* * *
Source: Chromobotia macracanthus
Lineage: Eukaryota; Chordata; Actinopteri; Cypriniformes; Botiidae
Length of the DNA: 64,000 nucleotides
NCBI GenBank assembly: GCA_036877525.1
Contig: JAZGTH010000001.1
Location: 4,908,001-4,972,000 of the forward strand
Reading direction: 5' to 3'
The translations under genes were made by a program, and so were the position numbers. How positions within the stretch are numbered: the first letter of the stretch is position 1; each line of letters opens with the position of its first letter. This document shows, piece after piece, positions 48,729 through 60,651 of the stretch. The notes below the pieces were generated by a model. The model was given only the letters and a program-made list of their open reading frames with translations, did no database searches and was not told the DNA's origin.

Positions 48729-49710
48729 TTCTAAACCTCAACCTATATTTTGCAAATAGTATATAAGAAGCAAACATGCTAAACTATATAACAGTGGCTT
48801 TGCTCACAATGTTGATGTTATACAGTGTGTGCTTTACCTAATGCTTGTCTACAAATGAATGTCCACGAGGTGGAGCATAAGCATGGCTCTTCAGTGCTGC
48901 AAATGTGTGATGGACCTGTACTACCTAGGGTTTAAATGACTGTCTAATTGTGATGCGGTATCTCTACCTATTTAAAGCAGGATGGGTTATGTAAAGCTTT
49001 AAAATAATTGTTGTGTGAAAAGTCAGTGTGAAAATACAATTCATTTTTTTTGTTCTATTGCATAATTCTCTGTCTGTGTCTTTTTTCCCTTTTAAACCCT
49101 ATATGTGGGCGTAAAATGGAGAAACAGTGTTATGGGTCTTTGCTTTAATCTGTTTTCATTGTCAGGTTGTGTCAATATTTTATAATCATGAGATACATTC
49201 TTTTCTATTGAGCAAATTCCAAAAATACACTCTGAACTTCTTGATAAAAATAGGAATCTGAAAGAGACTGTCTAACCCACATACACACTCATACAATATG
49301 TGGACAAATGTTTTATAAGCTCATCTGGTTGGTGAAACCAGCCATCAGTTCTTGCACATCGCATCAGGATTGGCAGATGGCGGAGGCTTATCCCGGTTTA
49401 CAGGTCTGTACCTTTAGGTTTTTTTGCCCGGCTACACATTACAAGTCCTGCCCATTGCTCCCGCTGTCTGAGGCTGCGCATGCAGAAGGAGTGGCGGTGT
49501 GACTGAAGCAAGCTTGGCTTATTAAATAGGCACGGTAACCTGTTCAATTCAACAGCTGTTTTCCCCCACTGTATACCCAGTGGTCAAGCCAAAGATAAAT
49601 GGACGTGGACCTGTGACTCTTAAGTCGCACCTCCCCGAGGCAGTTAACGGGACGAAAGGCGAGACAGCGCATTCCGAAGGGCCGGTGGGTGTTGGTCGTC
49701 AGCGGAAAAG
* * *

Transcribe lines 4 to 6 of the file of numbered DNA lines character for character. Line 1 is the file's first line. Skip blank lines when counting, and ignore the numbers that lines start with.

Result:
NCBI GenBank assembly: GCA_036877525.1
Contig: JAZGTH010000001.1
Location: 4,908,001-4,972,000 of the forward strand